CANBERRA, Jan. 3 (Xinhua) -- A former Deputy Prime Minister (PM) of Australia has endorsed a proposed merger of South Australia (SA) and the Northern Territory (NT).

Tim Fischer, who served as deputy PM and Australia's Minister for Trade from 1996 to 1999, on Thursday said that the plan, put forward by former NT politician John Elferink, was "absolutely worth investigating."

"It would mean a dynamic economic focus for the combined South Australia (and) Northern Territory to Asia, and that would be job creating in its own right," he told reporters on Thursday.

"I think a name like Coonawarra, an Indigenous name which relates to honey, would be ... appropriate for the combined state ... it has a ring about it.

"The time has come for this to be seriously considered by the nation of Australia."

Elferink outlined the proposal in a letter to News Corp Australia's NT News, saying the merger would alleviate the NT's financial crisis, which has seen net debt almost double to three billion Australian dollars (2.07 billion U.S. dollars) since 2016.

If the merger was to go head, the new "super state" would cover 2.2 million square km and be home to approximately 2 million people.

However, the plan has already been dismissed by leaders of both the NT and SA.

Chief Minister of the NT Michael Gunner told reporters on Wednesday that the territory had to take responsibility for its own budget crisis.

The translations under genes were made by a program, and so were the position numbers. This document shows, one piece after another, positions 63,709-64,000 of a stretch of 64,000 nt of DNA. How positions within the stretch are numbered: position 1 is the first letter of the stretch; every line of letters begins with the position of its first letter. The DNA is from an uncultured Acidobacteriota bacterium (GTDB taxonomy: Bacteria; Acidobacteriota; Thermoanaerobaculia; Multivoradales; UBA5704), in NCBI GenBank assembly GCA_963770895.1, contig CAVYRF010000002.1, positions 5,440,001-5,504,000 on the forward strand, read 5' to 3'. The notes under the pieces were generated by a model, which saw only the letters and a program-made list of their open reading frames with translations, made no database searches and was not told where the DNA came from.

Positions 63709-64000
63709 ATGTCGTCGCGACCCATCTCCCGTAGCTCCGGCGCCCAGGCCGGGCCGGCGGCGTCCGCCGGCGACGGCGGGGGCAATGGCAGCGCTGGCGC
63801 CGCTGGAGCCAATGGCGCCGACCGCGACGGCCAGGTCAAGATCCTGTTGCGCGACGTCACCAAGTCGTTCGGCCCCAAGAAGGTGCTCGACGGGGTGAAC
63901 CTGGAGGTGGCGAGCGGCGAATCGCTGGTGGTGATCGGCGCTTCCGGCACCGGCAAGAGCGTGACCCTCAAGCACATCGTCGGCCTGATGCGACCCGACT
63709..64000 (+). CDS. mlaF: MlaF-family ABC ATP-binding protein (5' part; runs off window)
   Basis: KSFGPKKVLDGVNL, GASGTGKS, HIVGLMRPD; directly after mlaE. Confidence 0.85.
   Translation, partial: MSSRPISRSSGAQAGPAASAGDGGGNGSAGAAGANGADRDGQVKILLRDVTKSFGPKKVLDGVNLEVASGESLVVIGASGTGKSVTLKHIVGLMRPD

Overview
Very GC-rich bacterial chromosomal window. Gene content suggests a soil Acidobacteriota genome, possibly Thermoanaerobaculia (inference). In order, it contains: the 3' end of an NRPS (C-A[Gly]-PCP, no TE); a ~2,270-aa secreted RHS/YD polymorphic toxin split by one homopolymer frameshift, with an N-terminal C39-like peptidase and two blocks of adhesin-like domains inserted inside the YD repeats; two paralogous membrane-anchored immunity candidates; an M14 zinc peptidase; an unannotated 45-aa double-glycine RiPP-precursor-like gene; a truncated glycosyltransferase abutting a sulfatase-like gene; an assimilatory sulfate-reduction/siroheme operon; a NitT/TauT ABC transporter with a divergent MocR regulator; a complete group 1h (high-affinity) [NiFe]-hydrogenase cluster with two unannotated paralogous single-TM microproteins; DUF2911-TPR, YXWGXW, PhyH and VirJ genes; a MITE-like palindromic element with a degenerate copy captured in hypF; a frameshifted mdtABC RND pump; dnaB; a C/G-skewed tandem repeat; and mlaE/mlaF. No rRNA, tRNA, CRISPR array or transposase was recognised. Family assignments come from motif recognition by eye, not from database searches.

"These are things that Territorians have to solve for ourselves. The solutions are here in the Northern Territory," he said.

"I believe in the future of the Territory and I believe in Territorians."

Central Australia, a region of the NT, has also come out against the merger, with Alice Springs councillor Eli Melky describing it as "harebrained" and a "headline-grabber."

"Central Australia is who we are, we're part of the Territory," he told the Australian Broadcasting Corporation (ABC).

"People need to stop running around and making different excuses and get back to the basics.

"And get us out of the financial woes by showing good, strong leadership ... the basics are all we need at the moment moving forward, not some headline-grabbing idea that isn't really practical, isn't really sustainable and is simply not possible."